This old fashion raspberry jam without pectin will take you back to your childhood. Its a quick and easy recipe that gets done in less than 20 minutes. All natural, low in sugar, no pectin, and bursting with fruit flavor, whether you use fresh or frozen raspberries. Perfect over breakfast toast or topped over plain yogurt for dessert.
Lightly wash and drain the raspberries. Discard any that may not be good.
Pat them dry with a paper towel.
Place raspberries in a deep heavy-bottom pan.
Add sugar and lemon Juice.
Place on medium-high heat until the sugar dissolves.
Bring the mixture to a rapid boil. Let boil for two minutes.
Then, turn the heat to medium-low. The mixture should still be simmering but slow.
Let simmer for about 20 minutes.
Meanwhile, place two ceramic plates in the freezer. (for testing jam - below)
After about 15 minutes, you will see the mixture has darkened, thickened and reduced.
Remove one of the plates from the freezer.
Testing the jam
Place a small amount on the mixture on the place. The cold plate will help cool the mixture and give you a good indication if the jam is ready.
You may need to do this once or a couple of times depending on how soon you start checking.
The jam is done if the blob of mixture you placed on the plate wrinkles when you touch it with your fingers.
If using a candy thermometer – the jam should reach 105 C / 221 F.
Let the jam cool for about 20 mins before you pour it into a warm sterilized jar leaving ¼ inch of the top.
Use a clean sterilized knife or spatula to move the jam a bit – this will remove any air pockets.
Clean the rim of the jar with a clean paper towel.
Top the lid and screw on rings (that come with the canning jars).
Place a piece of wax paper on the top before you place the lid on tightly.
THE CANNING PROCESS (OPTIONAL)
Sterilizing the jars
Sterilize four 250 g jars by washing them in hot soapy water or place them in the dishwasher in a gentle cycle.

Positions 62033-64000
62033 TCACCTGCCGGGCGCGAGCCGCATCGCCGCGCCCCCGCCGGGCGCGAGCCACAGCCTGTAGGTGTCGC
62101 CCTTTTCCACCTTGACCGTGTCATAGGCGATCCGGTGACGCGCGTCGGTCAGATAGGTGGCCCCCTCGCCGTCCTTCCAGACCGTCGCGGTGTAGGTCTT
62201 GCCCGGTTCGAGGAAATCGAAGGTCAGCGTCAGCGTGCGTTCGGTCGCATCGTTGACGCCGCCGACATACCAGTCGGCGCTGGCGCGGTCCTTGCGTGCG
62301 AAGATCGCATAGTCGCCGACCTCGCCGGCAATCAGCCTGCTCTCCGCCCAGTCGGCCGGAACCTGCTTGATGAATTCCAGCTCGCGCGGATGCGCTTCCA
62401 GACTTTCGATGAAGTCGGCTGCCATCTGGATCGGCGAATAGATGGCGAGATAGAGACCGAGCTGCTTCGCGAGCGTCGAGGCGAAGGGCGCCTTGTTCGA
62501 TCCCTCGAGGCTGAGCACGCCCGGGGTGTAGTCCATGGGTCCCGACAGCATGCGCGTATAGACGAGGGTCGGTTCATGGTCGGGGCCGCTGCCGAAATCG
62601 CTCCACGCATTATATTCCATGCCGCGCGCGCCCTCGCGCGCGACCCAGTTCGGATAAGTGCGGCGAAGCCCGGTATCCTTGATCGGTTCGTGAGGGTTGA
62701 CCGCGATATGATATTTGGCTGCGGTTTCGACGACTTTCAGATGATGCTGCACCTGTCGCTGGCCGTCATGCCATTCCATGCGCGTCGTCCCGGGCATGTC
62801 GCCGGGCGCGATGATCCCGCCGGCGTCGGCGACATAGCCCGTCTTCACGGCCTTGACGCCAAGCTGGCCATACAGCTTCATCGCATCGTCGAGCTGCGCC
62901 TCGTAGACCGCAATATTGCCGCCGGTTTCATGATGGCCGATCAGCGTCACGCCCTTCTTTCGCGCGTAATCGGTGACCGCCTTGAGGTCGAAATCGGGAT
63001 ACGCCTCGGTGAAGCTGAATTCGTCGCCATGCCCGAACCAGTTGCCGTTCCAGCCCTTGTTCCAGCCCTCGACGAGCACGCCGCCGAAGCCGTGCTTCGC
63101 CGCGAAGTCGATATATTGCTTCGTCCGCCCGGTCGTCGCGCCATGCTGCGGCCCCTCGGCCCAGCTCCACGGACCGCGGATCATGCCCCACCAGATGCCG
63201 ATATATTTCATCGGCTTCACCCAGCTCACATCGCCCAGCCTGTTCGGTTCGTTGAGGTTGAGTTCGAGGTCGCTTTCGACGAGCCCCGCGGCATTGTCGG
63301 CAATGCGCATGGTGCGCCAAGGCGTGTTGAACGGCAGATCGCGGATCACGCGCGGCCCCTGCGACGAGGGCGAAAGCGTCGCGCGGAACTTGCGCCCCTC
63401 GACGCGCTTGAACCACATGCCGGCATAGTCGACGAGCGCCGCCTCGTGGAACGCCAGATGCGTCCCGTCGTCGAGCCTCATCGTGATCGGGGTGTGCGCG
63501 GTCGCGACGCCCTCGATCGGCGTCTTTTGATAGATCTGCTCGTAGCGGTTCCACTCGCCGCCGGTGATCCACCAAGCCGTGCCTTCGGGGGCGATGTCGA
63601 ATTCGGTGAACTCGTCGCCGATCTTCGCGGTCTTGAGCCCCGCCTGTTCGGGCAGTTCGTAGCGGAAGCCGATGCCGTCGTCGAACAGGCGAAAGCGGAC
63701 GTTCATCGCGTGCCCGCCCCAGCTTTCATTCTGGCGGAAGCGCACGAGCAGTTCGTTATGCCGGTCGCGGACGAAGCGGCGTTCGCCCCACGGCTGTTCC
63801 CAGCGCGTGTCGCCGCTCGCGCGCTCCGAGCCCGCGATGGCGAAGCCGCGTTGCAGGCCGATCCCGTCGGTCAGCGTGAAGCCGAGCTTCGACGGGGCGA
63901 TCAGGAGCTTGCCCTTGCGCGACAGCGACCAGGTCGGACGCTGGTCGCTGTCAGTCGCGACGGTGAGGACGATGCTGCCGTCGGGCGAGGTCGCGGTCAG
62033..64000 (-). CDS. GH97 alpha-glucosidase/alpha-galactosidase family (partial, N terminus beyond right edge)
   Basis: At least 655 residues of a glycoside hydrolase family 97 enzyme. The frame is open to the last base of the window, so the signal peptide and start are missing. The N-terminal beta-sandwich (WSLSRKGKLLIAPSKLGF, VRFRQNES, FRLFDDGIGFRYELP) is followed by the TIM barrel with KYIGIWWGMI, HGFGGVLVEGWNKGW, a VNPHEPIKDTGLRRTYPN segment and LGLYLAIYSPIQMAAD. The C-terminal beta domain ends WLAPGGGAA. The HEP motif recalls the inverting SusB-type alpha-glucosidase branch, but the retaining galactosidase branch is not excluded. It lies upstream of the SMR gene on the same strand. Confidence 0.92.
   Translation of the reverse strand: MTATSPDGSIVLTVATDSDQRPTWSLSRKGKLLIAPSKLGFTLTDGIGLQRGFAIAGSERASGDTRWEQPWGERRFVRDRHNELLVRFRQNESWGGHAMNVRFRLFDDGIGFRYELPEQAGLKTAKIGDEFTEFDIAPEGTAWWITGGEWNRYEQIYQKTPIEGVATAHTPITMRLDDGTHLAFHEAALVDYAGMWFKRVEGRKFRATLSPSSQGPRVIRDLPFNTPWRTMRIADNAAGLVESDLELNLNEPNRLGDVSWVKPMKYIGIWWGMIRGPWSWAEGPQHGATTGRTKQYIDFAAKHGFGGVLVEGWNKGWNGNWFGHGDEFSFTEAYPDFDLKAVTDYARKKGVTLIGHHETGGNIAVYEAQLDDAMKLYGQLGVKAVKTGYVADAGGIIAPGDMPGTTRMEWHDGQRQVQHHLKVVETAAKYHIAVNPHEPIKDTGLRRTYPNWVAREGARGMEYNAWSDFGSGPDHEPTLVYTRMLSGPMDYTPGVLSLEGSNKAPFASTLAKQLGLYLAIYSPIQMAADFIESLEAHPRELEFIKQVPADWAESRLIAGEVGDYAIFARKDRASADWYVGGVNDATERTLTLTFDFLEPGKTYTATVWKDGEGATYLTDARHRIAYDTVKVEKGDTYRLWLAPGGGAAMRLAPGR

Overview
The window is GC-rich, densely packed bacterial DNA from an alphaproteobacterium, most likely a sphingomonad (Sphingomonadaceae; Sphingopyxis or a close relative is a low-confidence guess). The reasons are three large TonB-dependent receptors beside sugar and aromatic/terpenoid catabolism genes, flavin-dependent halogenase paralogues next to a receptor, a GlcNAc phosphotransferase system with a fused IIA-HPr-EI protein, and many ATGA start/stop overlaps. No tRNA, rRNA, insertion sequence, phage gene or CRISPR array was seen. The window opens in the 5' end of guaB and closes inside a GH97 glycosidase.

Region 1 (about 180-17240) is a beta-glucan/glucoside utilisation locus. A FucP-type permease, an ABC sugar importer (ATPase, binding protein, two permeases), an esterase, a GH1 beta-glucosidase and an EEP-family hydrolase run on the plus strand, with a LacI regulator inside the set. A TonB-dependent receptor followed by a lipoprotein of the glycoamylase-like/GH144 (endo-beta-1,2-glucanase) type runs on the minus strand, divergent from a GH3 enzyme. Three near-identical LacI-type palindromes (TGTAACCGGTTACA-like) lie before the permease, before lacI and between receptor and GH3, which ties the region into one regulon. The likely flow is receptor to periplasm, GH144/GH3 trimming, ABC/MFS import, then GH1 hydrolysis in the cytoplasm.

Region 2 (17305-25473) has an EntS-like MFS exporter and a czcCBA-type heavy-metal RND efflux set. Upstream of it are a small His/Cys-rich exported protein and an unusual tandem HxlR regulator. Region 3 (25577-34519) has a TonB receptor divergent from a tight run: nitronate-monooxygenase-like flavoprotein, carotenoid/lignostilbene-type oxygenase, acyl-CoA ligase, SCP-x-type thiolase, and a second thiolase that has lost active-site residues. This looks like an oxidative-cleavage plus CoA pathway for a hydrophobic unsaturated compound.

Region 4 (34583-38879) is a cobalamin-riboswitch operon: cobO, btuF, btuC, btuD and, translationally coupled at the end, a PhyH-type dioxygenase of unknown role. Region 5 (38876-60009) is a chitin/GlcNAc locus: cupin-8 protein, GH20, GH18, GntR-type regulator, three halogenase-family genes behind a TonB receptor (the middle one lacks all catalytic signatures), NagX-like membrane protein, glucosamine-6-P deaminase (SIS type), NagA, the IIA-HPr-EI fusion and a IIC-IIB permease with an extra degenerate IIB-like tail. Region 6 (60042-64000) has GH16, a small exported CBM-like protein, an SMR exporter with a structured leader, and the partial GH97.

Place them in the oven for 20 minutes at 140C, this will dry any excess moisture in the bottles.
Leave them in the oven until you are ready to use (you can turn the oven off).
Don’t forget to wash and sterilize the bottle lids as well.
Place a rack on the bottom of a large stockpot.
Fill half the pot with water.
Pour the jam into the hot sterilized jar as explained above and close the lid.
Bring the water in the pot to a boil on high heat.
Lower the jars over the rack leaving enough space between the jas.
The level of water should be at least an inch above the top of the jars. So if necessary pour more boiling water.
Bring the water to a boil again. Cover the pot and process for 15 minutes.
Remove the jars from the stockpot and place them on a kitchen towel to absorb any excess moisture.
Let cool completely.
Press the top of the lid to ensure the seal is tight – the lid should not move at all.
Store in a cool dry place.
When canning, the canned jam will stay in a cool dry place in the pantry for up to a year or more.
When not canned the jam will stay at room temperature for a month or more in good weather.
You can also keep the jam in the fridge for 3 to 6 months.
Label the jar with the name and date so you know what is in and when you made it.
The jam-done test
Getting the jam off the heat is critical and often we take it off too soon or too late resulting in a runny or too thick jam. So here is an old mom's method that works great to test any fruit jam.Place two ceramic plates in the freezer or fridge. These cool while the jam is cooking. When you are ready to test - bring the cold plate out. Put a spoonful of jam on the plate. The cold plate will instantly cool the jam giving you an indication of how much it has set. Simply put the jam on the plate from the corner towards the center. If it wrinkles it is set. Time to take the jam off the heat. If not, continue with a few more tests - every 3 to 5 minutes.